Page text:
A journey into a past era in Sri Lanka’s history unfolds beautifully, taking one through a well-curated story of the ordinary and extraordinary, of hoi polloi, the rich, and the royalty; it allows one to traipse through those ages, through the fields and through the doors of monasteries and temples and homes. There is peace in the countenance of the Gautama, the subject of the artist’s interpretation, serene at all times, looking undisturbed upon the hustling feet, looking upon the munificence in those eyes. In all its simplicity, life in those days was still flamboyant, at least for the wealthy folks, whose indulgences were on display, intricately carved combs and jewelry boxes made of ivory, gem-studded knives, and swords, jewelry chests made from tortoiseshell, even ear picks, toothpicks, and hair tweezers made from ivory were beautiful works depicting Sinhalese art motifs. When one thought that was it, people of yore had pill boxes made from ivory and horn. A 19th-century ivory antique displaying a bullock cart drawn by two bulls with a rider and passengers is an inconceivable mind-blowing work of art and craftsmanship. It makes one wonder about the skill of the artisans chiseling upon stone and molding metal and ivory to give form and features to countless images that depict gods and sages in poses conjured up by creative souls of the past. The Colombo Museum is a pivotal resting place for Sri Lanka’s history, a meticulous presentation of objects that showcase lifestyles and worldviews, religion, power, politics, creativity, and innovation. A ubiquitous ‘joint base’ that narrates Sri Lanka’s transformational journey through millenia, providing picturesque aesthetics of its chequered periods through peace and prosperity, and conflicts. In design, the Museum is an unmissable imposing landscape in Colombo.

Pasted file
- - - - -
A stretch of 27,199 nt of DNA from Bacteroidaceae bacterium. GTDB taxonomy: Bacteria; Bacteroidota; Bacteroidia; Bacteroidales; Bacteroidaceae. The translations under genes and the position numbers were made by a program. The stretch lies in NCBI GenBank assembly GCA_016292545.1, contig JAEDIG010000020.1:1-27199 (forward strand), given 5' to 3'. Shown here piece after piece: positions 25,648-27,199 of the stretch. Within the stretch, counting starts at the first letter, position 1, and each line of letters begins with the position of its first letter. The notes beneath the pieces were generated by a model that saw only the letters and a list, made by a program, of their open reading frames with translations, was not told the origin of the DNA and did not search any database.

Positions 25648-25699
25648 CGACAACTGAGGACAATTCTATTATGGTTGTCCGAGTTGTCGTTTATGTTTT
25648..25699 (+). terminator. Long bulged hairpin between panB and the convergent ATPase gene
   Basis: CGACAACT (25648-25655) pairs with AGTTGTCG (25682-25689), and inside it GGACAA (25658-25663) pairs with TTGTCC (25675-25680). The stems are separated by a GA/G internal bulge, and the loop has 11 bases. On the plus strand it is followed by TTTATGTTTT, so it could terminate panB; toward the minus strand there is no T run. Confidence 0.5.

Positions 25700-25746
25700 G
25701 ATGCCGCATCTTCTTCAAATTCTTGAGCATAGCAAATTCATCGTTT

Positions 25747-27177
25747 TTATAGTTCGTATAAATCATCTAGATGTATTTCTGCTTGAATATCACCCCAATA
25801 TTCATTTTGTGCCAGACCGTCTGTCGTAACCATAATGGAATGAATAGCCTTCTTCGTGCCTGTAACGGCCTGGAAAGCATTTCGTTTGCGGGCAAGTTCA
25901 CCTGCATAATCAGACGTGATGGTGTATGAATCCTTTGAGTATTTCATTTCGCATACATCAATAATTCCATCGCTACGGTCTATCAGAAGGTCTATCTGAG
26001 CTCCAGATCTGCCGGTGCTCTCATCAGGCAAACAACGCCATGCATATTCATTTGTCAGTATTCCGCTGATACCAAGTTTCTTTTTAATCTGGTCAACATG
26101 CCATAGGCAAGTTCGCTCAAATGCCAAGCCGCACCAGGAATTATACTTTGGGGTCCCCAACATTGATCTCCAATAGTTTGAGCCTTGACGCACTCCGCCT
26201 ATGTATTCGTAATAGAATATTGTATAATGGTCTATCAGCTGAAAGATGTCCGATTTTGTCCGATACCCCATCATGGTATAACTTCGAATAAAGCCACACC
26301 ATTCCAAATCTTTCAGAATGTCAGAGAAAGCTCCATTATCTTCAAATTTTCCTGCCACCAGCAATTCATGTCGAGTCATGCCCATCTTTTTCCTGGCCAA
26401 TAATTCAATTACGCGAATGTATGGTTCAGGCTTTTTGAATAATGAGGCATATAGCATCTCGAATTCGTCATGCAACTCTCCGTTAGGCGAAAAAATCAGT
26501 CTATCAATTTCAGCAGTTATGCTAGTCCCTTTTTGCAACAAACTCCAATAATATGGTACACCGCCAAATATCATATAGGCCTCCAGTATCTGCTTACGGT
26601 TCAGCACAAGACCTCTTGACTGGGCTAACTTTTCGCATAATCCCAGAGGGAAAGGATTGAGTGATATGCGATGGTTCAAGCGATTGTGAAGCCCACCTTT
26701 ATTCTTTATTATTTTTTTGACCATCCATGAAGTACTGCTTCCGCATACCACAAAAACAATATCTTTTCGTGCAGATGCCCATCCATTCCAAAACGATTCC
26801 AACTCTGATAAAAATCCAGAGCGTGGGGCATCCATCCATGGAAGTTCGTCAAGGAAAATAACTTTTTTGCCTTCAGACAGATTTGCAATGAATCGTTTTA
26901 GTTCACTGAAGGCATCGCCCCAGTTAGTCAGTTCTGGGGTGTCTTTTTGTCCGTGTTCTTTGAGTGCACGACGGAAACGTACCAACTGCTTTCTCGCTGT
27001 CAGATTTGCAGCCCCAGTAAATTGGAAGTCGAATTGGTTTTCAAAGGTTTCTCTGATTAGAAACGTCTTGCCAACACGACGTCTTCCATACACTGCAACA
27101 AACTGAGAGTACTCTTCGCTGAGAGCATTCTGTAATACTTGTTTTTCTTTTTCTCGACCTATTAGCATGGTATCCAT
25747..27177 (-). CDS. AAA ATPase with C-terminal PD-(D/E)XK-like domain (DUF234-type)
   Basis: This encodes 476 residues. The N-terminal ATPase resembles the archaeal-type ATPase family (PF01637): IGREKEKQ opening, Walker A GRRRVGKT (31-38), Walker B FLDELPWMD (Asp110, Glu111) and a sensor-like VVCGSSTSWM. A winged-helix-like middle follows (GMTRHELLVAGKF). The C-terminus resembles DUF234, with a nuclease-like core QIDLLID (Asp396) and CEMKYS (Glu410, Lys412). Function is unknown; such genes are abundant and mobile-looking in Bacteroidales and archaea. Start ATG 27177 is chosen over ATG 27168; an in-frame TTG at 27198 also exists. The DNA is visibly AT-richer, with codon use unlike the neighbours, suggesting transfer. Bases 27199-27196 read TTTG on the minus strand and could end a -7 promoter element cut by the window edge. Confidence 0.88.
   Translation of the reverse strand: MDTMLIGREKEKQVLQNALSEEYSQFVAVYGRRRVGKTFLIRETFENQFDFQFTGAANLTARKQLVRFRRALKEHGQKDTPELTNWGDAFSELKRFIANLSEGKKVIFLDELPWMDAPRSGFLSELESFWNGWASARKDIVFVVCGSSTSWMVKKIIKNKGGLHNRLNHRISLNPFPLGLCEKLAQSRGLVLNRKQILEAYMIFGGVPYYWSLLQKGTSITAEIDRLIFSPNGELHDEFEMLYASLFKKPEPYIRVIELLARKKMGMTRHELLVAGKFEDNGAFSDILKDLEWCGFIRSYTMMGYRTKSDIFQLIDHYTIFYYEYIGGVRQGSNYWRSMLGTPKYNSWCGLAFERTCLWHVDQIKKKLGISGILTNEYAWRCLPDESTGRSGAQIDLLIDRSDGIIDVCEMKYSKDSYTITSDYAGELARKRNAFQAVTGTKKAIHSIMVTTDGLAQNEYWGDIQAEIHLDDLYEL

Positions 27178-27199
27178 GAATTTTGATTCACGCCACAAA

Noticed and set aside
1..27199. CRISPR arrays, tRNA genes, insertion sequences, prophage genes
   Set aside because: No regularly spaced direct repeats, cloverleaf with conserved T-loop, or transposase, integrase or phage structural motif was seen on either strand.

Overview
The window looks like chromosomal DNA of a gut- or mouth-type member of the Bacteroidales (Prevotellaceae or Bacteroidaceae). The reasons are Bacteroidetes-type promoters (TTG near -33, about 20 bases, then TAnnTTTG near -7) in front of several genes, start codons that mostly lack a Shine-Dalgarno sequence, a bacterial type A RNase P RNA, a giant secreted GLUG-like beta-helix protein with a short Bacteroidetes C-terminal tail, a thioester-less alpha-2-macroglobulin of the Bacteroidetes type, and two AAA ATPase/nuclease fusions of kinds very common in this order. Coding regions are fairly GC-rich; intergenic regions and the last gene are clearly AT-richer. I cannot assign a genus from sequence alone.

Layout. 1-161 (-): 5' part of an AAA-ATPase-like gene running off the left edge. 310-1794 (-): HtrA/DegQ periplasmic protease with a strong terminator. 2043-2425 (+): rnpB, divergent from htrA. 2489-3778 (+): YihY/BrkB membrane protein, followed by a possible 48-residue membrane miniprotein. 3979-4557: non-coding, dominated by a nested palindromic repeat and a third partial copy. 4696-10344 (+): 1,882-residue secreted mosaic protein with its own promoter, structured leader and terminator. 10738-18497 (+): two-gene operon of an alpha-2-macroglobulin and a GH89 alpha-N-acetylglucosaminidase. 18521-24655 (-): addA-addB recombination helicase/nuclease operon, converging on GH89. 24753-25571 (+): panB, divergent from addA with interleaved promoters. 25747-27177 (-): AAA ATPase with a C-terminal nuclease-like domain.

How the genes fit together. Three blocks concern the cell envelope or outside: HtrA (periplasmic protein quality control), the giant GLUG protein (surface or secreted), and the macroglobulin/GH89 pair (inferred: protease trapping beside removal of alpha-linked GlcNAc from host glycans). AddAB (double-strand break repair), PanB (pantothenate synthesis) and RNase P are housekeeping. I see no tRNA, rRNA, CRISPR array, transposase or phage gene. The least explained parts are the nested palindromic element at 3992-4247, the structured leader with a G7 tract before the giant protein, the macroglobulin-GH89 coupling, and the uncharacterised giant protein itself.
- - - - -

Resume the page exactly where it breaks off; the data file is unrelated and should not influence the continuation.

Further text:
The Royal Seat is among the many popular belongings of the Kandyan era.
An intricately carved ivory comb.